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Head First Design Patterns [Paperback]

Eric Freeman , Bert Bates , Kathy Sierra , Elisabeth Robson
4.6 out of 5 stars  See all reviews (423 customer reviews)

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Book Description

November 4, 2004 0596007124 978-0596007126 1

What’s so special about design patterns?

At any given moment, somewhere in the world, someone struggles with the same software design problems you have. But better yet, someone has already solved your software design problems. Head First Design Patterns shows you the tried-and-true, road-tested, successful patterns used by developers to create functional, elegant, reusable, and flexible software. By the time you’ve finished reading this book, you’ll be able to take advantage of and communicate the best design practices and experiences of those who have fought the beast of software design and triumphed.

What’s so special about this book?

We think your time is too valuable to spend struggling with new concepts. Using the latest research in cognitive science and learning theory to craft a multi-sensory learning experience, Head First Design Patterns uses a visually rich format designed for the way your brain works, not a text-heavy approach that puts you to sleep.

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Editorial Reviews


This is a gimmicky book that actually works for once. It is an intelligent and well thought-out discussion of Java design patterns, and if you dont know what a design pattern is then this is an excellent way to find out. It is also an interested discussion of object-oriented design. I found that the authors often anticipated my reaction to their initial explanations and asked the questions that I would have asked had it been a lecture. - Mike James, VSJ, April 2005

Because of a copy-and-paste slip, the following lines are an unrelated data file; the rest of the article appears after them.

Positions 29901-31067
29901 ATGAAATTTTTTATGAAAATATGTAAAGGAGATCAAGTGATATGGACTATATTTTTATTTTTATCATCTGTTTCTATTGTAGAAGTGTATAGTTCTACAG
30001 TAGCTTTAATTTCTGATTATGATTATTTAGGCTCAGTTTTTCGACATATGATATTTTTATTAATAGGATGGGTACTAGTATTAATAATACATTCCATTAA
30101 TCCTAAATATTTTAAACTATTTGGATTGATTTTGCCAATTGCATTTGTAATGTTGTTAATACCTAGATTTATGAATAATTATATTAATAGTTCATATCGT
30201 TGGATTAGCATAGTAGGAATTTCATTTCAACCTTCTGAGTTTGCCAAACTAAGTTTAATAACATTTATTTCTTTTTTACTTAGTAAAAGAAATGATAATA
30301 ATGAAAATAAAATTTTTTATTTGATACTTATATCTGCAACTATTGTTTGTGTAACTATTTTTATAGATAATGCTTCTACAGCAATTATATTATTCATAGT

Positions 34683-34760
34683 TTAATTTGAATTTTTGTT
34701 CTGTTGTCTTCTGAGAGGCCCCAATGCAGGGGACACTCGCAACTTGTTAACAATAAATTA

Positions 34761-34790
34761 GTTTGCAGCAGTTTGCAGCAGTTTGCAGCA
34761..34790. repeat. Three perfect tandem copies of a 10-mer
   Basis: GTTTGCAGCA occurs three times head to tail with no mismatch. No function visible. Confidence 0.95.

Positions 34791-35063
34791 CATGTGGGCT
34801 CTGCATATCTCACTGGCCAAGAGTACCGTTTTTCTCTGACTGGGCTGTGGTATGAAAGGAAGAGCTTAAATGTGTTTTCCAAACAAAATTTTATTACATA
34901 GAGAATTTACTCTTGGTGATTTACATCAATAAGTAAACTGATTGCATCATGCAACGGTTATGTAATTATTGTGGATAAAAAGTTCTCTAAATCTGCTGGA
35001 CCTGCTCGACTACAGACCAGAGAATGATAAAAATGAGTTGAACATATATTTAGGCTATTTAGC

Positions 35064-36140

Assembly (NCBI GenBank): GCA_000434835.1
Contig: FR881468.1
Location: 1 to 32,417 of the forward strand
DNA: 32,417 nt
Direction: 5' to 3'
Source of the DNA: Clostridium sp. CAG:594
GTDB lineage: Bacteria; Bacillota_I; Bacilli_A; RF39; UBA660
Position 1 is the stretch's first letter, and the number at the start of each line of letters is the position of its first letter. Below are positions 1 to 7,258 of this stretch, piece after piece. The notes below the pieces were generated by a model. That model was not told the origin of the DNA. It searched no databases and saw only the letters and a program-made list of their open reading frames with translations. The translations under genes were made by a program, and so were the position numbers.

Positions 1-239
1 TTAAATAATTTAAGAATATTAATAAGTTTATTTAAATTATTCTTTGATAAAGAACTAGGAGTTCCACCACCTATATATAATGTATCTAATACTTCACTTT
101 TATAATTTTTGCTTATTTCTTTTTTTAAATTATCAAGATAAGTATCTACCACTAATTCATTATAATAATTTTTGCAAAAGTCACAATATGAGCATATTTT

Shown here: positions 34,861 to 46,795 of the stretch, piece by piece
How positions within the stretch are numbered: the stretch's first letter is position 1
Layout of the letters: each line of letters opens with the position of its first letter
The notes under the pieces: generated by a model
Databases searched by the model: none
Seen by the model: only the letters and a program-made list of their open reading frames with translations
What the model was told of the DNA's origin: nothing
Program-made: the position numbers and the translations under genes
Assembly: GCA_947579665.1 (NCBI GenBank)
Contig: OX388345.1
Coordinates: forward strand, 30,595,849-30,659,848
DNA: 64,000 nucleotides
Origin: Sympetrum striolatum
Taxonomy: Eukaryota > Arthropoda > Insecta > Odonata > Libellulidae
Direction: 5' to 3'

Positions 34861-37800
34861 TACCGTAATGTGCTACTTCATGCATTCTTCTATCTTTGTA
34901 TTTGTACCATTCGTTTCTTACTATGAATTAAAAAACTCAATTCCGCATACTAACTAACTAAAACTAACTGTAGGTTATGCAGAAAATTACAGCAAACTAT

About the Author

Eric Freeman is a computer scientist with a passion for media and software architectures and coauthor of Head First Design Patterns. He just wrapped up four years at a dream job-- directing internet broadband and wireless efforts at Disney--and is now back to writing, creating cool software, and hacking Java and Macs.Eric spent a lot of the '90s working on alternatives to the desktop metaphor with David Gelernter (and they're both still asking the question, "Why do I have to give a file a name?"). Based on this work, Eric landed a Ph.D. at Yale University in 1997. He also co-founded Mirror Worlds Technologies (now acquired) to create a commercial version of his thesis work, Lifestreams.

In a previous life, Eric built software for networks and supercomputers. You might know him from such books as JavaSpaces Principles Patterns and Practice. Eric has fond memories of implementing tuple-space systems on Thinking Machine CM-5s and creating some of the first internet information systems for NASA in the late 1980s.